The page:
JUBA, Sudan (Reuters) - A senior member of South Sudan’s ruling party on Saturday said it would campaign for southerners to choose independence in a referendum, abandoning a legal fiction that the movement was neutral.
Anne Itto, from the Sudan People’s Liberation Movement (SPLM), spoke to journalists from a podium decorated with posters bearing the referendum’s symbol for separation.
“Since unity has not been made attractive, we are promoting what our people choose ... We choose to campaign for what people want ... If you have had your ears open, more than 90 percent of the people are already waving,” she said, referring to the open-hand symbol for separation printed on referendum forms.
Asked what she meant by waving, Itto answered “separation”.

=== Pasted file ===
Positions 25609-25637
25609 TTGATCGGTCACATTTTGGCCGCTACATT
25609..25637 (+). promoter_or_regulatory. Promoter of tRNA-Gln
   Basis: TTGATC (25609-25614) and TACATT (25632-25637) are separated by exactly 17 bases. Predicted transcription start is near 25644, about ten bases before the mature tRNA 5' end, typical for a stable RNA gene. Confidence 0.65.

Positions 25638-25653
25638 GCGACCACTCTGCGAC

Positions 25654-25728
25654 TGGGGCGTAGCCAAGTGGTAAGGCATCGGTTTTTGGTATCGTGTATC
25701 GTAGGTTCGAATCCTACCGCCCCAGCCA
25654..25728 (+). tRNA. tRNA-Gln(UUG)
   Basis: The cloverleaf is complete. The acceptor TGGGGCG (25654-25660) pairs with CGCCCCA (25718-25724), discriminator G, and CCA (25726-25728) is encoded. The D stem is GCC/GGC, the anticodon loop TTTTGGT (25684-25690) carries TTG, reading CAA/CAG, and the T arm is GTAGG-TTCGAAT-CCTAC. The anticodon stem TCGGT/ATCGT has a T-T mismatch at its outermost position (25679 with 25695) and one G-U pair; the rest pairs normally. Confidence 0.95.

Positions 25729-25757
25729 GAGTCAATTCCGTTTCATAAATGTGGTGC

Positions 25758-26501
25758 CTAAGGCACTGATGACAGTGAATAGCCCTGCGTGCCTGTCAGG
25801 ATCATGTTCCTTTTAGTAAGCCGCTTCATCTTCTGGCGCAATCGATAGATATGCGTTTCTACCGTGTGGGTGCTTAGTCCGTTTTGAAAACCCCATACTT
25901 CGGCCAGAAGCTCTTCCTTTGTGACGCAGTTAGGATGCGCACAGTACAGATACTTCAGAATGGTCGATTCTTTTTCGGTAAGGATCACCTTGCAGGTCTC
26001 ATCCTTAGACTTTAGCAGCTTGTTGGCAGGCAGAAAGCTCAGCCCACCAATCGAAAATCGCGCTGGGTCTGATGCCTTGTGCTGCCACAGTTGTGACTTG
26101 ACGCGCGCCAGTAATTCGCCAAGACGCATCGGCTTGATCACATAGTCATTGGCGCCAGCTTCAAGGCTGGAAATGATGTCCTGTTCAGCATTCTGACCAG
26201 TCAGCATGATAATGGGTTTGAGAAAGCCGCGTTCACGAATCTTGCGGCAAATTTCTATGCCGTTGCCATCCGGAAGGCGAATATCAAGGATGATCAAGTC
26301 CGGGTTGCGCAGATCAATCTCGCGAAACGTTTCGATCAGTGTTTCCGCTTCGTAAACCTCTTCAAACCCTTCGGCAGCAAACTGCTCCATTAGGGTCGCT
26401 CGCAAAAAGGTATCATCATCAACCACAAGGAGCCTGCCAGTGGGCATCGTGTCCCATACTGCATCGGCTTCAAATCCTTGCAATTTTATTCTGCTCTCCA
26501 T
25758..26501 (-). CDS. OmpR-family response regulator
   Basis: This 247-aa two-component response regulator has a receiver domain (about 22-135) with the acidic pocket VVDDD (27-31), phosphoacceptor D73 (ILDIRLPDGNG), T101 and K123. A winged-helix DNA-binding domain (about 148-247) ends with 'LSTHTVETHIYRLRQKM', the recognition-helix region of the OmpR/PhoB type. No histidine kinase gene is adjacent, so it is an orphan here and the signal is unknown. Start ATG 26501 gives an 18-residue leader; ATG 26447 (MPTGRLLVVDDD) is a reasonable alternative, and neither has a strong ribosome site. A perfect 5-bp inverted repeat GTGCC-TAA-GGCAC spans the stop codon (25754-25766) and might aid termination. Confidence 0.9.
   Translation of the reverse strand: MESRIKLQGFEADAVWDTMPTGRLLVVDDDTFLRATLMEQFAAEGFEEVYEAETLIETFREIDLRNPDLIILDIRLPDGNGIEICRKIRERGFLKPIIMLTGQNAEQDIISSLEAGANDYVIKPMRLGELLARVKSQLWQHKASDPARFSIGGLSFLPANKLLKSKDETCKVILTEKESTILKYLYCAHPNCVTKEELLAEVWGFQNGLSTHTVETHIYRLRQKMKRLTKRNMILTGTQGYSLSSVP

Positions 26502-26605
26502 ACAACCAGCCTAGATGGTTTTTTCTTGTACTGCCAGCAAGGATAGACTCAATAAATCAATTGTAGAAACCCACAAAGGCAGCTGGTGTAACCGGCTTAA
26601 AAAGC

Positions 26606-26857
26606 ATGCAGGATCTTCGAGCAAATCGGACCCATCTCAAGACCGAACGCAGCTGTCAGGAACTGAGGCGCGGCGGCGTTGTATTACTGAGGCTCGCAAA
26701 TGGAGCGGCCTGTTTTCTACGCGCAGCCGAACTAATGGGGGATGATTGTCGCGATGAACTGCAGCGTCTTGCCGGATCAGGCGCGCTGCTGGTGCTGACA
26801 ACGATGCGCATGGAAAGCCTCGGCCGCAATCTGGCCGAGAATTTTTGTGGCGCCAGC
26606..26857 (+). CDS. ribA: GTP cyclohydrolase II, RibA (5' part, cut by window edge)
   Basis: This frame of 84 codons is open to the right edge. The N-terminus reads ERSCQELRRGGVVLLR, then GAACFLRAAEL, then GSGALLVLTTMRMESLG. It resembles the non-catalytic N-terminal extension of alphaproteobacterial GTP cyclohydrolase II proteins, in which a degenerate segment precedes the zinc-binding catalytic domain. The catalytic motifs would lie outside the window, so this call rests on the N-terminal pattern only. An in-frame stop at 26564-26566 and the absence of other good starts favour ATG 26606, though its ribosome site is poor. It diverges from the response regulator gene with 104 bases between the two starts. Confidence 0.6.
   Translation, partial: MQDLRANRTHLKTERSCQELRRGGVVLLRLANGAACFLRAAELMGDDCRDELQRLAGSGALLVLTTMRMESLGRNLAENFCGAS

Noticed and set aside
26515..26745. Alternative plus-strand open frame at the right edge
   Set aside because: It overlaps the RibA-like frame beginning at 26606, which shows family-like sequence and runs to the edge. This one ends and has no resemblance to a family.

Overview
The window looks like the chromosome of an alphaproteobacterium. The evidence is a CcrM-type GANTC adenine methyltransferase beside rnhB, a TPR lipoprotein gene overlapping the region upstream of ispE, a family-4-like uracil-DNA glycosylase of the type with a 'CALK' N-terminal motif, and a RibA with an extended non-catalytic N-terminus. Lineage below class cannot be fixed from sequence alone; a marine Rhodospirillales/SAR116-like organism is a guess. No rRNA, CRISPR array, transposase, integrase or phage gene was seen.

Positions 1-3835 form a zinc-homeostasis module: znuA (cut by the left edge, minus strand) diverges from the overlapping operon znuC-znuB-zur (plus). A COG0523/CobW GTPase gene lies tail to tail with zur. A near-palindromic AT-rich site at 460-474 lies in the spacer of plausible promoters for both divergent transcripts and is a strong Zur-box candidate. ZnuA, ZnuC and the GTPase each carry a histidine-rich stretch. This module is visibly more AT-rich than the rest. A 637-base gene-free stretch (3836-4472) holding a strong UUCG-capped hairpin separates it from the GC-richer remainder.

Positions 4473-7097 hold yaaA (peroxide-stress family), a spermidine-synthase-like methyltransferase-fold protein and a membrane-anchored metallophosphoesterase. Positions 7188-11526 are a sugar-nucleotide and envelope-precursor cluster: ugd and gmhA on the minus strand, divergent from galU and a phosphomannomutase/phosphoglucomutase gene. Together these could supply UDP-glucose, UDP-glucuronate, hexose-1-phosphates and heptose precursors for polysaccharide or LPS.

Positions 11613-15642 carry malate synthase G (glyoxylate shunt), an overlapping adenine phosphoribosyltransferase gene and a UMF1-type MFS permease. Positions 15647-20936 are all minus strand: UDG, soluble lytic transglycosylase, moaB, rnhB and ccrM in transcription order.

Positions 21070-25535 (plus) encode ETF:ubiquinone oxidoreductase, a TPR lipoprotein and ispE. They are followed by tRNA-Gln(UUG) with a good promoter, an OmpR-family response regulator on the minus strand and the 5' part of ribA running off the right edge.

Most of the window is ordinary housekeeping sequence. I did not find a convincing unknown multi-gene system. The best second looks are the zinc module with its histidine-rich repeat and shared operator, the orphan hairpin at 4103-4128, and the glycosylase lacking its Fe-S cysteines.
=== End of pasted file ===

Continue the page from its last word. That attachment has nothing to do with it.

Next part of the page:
The referendum on whether the oil-producing south should secede or stay in Sudan was promised in a 2005 peace deal that ended decades of north-south conflict — Africa’s longest civil war that killed an estimated 2 million people.
Under the terms of the deal, northern and southern leaders agreed to spend the next five years campaigning to make unity attractive to southerners. In recent years, SPLM officials have publicly stuck to that line, saying they would leave it to southerners to make the choice.
Itto said she was speaking for the party’s dominant southern sector. Yasir Arman, from the party’s northern sector, declined to comment.